J. Sider spent six years working his way up in the live music scene--from mopping floors after shows in small venues in Harrisburg, Virginia to scheduling big acts at a Salt Lake City venue that holds thousands of people. He was eventually managing bands too, booking gigs and trying to get the word out to fans about tour dates.
But by 2008, he was overworked and underpaid. Then he had the quintessential entrepreneurial epiphany: "I thought, 'There really has to be a better way to do all this,'" Sider recalls.
He was right. That "aha" moment was the birth of BandPage, an online platform for musicians to build a presence and post content for fans. Today, the San Francisco-based company has more than 500,000 musicians as users--including big names such as Rihanna, 50 Cent, and Arcade Fire. The company uses a freemuim model for musicians, who can purchase extra promotional tools, and also allows bands to sell unique experiences to fans.
But before you can understand more about BandPage's current business, you have to know about the company's rollercoaster history.
The company officially launched in 2009, and the service was built almost entirely on Facebook. The app let musicians create a Facebook page with updates, tour dates, and photos. It quickly became Facebook's go-to app for hundreds of thousands of musicians who wanted a more dynamic profile than Facebook offered. In 2011, the company raised two rounds--a $2.3 million Series A and $16 million Series B-- from investors such as Mohr Davidow Ventures and Northgate Capital. (The company will not disclose revenue.)
But last year, Facebook threw a curve ball: It introduced Timeline--making Pages history. TechCrunch reported, at the time, that the changes "removed the ability for musicians to set their BandPage app as their default landing page," and "in two months, BandPage lost over 90 percent of its traffic, plummeting from 32.1 million monthly active users and 1.5 million daily active users."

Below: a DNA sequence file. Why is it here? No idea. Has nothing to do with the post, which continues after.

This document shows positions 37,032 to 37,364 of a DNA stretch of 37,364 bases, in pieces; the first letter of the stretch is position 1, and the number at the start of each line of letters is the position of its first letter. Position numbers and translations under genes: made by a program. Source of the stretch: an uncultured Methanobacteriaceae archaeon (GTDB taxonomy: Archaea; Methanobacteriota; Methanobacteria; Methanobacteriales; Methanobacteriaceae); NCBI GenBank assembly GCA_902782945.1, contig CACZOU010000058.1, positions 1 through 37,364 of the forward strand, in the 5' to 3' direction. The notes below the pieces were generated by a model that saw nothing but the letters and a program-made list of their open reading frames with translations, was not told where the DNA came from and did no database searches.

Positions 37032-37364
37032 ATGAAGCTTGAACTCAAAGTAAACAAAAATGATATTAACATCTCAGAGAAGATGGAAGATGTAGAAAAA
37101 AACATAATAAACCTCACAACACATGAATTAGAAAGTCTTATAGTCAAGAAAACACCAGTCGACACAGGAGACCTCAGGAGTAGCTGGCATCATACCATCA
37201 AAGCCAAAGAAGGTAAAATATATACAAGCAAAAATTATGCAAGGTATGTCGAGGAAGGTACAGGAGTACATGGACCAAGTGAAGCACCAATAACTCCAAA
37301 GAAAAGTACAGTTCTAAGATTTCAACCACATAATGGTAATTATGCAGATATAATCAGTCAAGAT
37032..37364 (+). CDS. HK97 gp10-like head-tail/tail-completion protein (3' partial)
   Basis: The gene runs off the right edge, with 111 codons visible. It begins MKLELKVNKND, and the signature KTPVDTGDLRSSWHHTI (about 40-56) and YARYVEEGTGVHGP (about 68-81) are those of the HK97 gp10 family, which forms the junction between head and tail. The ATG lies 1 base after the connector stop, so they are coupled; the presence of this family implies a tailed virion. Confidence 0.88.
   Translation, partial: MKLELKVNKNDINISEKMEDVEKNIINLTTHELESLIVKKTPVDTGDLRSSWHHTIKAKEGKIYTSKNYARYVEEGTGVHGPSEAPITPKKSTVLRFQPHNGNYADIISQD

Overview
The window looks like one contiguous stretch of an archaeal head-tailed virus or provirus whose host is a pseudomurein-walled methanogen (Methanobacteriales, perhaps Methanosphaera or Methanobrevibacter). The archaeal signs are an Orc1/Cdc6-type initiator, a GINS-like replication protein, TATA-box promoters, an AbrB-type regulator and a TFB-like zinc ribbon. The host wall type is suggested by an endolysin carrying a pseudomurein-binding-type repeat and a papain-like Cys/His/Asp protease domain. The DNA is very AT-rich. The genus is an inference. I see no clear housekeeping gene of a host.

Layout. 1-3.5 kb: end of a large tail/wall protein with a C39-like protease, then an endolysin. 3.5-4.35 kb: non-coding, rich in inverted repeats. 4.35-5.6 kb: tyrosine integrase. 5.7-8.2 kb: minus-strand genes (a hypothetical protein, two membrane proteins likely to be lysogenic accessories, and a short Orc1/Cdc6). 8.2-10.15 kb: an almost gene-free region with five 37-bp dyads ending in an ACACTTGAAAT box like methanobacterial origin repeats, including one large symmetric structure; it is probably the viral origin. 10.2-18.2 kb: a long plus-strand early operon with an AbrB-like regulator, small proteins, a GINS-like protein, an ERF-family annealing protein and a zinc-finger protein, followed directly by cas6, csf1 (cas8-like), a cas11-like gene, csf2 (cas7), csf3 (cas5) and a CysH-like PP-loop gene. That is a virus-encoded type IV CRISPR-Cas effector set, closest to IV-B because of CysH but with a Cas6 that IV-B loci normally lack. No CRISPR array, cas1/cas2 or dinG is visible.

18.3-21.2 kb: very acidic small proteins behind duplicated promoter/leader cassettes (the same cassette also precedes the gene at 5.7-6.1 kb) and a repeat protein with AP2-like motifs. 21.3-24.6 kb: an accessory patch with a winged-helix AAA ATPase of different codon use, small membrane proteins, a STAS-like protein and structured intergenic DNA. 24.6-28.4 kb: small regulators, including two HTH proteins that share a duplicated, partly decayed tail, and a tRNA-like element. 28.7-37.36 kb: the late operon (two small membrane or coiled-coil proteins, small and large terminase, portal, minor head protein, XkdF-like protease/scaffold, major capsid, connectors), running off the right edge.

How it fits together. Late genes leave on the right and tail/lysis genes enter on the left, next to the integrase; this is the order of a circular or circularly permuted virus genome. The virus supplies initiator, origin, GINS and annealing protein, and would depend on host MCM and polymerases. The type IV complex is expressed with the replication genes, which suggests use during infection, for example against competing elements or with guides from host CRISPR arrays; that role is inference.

To that, Sider says: "Look, we didn't get the investment we did or the growth we did if we were just a Facebook app. There has always been a bigger picture here. [The Facebook Timeline design] obviously changed things, but it was nothing we couldn't handle."
So over the last year, the company has moved beyond Facebook. Although the company still powers hundreds of thousands of musicians pages on Facebook, it also offers the same features for bands creating stand alone websites. What's more, BandPage has started powering many other major platforms like Pandora and Wordpress.
The company's latest feature, Experiences, lets fans pay for access to band perks, such as a $50 bowling game with Phillidelphia indie band Free Energy or $2,500 to Skype with Ozzy Osbourne's guitarist. BandPage gets 15 percent of each sale, leaving 85 percent of the sale go directly to the band.
"The idea is to capture a band's audience, which is always bigger than you might think," Sider says. "Think about your favorite musicians. How many would you pay to see? Probably several. But now, tell me how many of them you know will be in town in the next six months? Bet you can't. Those are the dots we are connecting."